Monday, Sep 24, 2018 | Last Update : 07:04 PM IST
Karunanidhi’s bed-ridden condition meant he was party president only in name, though the voters and cadre still identified it with the man.
In the aftermath of the passing of DMK patriarch Muthuvel Karunanidhi earlier this week, and despite the speculation to the contrary, there is unlikely to be any electoral vacuum in Tamil Nadu or political “poaching” of any kind — whether by the ruling BJP at the Centre even if the Narendra Modi wave is visible elsewhere in the country or by “star-politicians” in the state like an unsure Rajinikanth or an already-committed Kamal Haasan enter the fray more seriously than in the past. It is not without reason.
The DMK supremo’s death on August 7 comes less than two years after the passing of arch-rival and former AIADMK chief minister Jayalalithaa on December 5, 2016. True, their death between two elections (2016 and 2019) has left a void in terms of charismatic leadership, but both parties have settled down to business without them. Voters and cadres alike have also come to accept that these parties and their “non-Dravidian competitors” will be facing the parliamentary elections next year without their towering personalities and leadership.
Around the time, nonagenarian Karunanidhi had become near-irrecoverably ill owing to age-related ailments. The party had come to be identified in more ways than one under his son and party treasurer M.K. Stalin for more than a decade by then. Karunanidhi’s bed-ridden condition meant he was party president only in name, though the voters and cadre still identified it with the man. But that’s all there is to it.
The ruling AIADMK is still a house divided, with the breakaway Amma Makkal Munnetra Kazhagam (AMMK) of rebel T.T.V. Dhinakaran drawing substantial crowds at his regional rallies, when compared to the official party leadership of chief minister Edappadi K. Palaniswami and his deputy CM, O. Panneerselvam, even jointly at times. Yet the fact remains that as the ruling party now, they are in focus. For any anti-incumbency advantage accruing to their rivals, the latter should be in place and in full preparation.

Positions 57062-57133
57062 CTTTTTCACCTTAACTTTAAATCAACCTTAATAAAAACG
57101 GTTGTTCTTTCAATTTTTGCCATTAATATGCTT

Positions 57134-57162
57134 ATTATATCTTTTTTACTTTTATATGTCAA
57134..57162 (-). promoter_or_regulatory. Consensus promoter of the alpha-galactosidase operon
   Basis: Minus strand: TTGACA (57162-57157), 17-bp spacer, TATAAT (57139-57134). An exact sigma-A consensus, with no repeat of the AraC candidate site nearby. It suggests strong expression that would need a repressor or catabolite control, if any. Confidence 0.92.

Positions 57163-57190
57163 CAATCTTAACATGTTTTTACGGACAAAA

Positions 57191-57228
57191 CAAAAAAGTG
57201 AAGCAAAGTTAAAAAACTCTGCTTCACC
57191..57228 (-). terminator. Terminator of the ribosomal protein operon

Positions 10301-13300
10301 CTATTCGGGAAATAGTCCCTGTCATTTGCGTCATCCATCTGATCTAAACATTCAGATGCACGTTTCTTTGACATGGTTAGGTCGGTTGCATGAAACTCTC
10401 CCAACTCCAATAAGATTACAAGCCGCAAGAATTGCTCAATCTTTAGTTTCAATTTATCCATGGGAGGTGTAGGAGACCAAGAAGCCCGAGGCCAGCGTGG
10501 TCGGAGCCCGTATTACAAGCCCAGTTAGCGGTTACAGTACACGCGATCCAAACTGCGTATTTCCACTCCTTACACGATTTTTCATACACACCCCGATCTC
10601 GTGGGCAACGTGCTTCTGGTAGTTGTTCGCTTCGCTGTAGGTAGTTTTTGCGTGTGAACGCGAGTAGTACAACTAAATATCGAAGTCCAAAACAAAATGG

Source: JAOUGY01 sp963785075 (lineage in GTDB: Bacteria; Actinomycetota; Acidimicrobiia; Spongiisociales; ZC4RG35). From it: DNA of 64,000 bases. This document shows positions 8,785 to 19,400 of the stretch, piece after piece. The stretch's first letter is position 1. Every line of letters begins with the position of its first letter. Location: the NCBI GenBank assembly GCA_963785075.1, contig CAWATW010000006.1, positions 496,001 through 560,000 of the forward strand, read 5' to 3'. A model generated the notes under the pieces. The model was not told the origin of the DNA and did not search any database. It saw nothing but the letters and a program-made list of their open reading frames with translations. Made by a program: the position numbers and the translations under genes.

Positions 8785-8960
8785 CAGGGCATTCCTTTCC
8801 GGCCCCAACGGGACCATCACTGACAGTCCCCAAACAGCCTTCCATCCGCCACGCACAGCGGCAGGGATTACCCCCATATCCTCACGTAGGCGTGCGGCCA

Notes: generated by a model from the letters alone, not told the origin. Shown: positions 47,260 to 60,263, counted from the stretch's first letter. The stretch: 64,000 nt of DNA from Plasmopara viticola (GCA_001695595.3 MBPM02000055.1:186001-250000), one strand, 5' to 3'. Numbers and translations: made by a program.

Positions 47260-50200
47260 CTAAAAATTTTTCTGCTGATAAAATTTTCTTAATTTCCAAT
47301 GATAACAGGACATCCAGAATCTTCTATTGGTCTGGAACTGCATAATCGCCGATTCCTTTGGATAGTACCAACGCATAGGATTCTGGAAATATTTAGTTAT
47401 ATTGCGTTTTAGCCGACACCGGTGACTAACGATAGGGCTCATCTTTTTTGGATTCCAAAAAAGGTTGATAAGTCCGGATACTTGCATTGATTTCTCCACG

The DMK is out there, ready for a good electoral fight. The AMMK may also have established itself at the grassroots level by Elections 2019. The last time the BJP-NDA projected Narendra Modi’s leadership to win the parliamentary polls of 2014, which worked elsewhere in the country, Jayalalithaa’s “Modi-ya, Lady-ya?” campaign call demolished it in Tamil Nadu and the adjoining Union territory of Puducherry.
Though the DMK suffered the most by drawing a blank, against the AIADMK’s 38 out of 40, including Puducherry’s sole Lok Sabha seat, the party is now back in action. The subsequent Assembly polls of 2016 saw the losing DMK combine (under Stalin’s direct guidance and control) still making the highest and very respected number of 98 seats out of 234, and with the narrowest of voteshare margins anywhere: 41-40.
The death of Karunanidhi a “little too early” for the 2019 parliamentary polls may have robbed the DMK of a possible “sympathy wave” that followed the assassinations of Indira Gandhi (1984) and Rajiv Gandhi (1991), which worked against the party in the elections that followed. But so is it for the AIADMK and/or AMMK, as they could not hope for any “sympathy wave” flowing from Jayalalithaa’s death years earlier.
Every time a senior political leader exits, especially in an insular state like Tamil Nadu, analysts and political busybodies have jumped to the conclusion that minus the face, there is no future for the political party, and there thus emerges an electoral vacuum for anyone waiting on the wings to exploit and make good. It is too simplistic an argument that has not proved itself, either in Tamil Nadu or elsewhere.